The inclusion of textual indicator names is intended to provide a
   clue for implementers to discover this mechanism.

2.2.  Enabling Criteria

   If a client or server offers "ext-info-c" or "ext-info-s"
   respectively, it MUST be prepared to accept an SSH_MSG_EXT_INFO
   message from the peer.

   A server only needs to send "ext-info-s" if it intends to process
   SSH_MSG_EXT_INFO from the client.  A client only needs to send
   "ext-info-c" if it plans to process SSH_MSG_EXT_INFO from the server.

   If a server receives an "ext-info-c", or a client receives an
   "ext-info-s", it MAY send an SSH_MSG_EXT_INFO message but is not
   required to do so.

   Neither party needs to wait for the other's SSH_MSG_KEXINIT in order
   to decide whether to send the appropriate indicator in its own

   Implementations MUST NOT send an incorrect indicator name for their
   role.  Implementations MAY disconnect if the counterparty sends an
   incorrect indicator.  If "ext-info-c" or "ext-info-s" ends up being
   negotiated as a key exchange method, the parties MUST disconnect.

2.3.  SSH_MSG_EXT_INFO Message

   A party that received the "ext-info-c" or "ext-info-s" indicator MAY
   send the following message:

     byte       SSH_MSG_EXT_INFO (value 7)
     uint32     nr-extensions
     repeat the following 2 fields "nr-extensions" times:
       string   extension-name
       string   extension-value (binary)

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   Implementers should pay careful attention to Section 2.5, in
   particular to the requirement to tolerate any sequence of bytes
   (including null bytes at any position) in an unknown extension's

2.4.  Message Order

   If a client sends SSH_MSG_EXT_INFO, it MUST send it as the next
   packet following the client's first SSH_MSG_NEWKEYS message to the

   If a server sends SSH_MSG_EXT_INFO, it MAY send it at zero, one, or
   both of the following opportunities:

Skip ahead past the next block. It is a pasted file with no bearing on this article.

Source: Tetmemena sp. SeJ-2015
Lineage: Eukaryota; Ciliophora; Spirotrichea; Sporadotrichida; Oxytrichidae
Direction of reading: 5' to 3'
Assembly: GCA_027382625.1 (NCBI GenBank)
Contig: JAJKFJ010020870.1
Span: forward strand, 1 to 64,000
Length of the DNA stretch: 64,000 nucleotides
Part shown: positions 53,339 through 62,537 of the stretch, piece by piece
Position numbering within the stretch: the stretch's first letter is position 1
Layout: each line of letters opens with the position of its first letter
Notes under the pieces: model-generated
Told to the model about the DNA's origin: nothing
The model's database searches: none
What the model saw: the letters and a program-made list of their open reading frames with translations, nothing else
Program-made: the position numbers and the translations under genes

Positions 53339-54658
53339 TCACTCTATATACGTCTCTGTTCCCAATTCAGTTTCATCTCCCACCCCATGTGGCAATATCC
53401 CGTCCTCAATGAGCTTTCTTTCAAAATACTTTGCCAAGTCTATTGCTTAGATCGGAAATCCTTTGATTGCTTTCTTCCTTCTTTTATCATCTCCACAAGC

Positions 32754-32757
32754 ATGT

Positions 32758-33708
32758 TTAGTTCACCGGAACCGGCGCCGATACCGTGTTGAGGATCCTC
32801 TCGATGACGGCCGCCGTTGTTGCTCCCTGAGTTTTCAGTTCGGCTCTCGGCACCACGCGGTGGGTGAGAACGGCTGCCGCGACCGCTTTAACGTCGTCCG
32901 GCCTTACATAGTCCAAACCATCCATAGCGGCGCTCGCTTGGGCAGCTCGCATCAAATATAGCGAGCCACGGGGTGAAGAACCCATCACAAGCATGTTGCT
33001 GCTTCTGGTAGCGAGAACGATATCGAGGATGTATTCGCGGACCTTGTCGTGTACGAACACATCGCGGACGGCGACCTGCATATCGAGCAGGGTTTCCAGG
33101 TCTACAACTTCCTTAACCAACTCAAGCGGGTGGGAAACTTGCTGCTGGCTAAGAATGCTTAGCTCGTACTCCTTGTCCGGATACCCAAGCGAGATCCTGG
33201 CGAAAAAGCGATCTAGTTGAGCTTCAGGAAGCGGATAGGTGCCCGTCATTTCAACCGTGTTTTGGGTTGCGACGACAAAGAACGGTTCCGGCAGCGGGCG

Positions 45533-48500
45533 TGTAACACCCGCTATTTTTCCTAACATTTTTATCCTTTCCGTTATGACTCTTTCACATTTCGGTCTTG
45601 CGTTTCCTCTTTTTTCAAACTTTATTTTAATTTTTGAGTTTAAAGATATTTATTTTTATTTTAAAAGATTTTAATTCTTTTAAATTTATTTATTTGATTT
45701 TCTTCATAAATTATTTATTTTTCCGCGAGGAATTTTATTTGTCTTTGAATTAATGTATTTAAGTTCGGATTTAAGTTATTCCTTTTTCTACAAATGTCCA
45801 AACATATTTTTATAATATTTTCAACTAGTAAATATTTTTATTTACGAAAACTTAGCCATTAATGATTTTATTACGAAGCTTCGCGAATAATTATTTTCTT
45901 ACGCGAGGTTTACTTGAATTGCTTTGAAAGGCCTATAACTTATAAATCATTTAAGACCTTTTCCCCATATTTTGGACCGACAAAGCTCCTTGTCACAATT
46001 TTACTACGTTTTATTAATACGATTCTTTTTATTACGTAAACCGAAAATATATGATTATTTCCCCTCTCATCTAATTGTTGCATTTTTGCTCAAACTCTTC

o  As the next packet following the server's first SSH_MSG_NEWKEYS.

      Where clients need information in the server's SSH_MSG_EXT_INFO to
      authenticate, it is helpful if the server sends its
      SSH_MSG_EXT_INFO not only as the next packet after
      SSH_MSG_NEWKEYS, but without delay.

      Clients cannot rely on this because the server is not required to
      send the message at this time; if sent, it may be delayed by the
      network.  However, if a timely SSH_MSG_EXT_INFO is received, a
      client can pipeline an authentication request after its
      SSH_MSG_SERVICE_REQUEST, even when it needs extension information.

   o  Immediately preceding the server's SSH_MSG_USERAUTH_SUCCESS, as
      defined in [RFC4252].

      The server MAY send SSH_MSG_EXT_INFO at this second opportunity,
      whether or not it sent it at the first.  A client that sent
      "ext-info-c" MUST accept a server's SSH_MSG_EXT_INFO at both
      opportunities but MUST NOT require it.

      This allows a server to reveal support for additional extensions
      that it was unwilling to reveal to an unauthenticated client.  If
      a server sends a second SSH_MSG_EXT_INFO, this replaces any
      initial one, and both the client and the server re-evaluate
      extensions in effect.  The server's second SSH_MSG_EXT_INFO is
      matched against the client's original.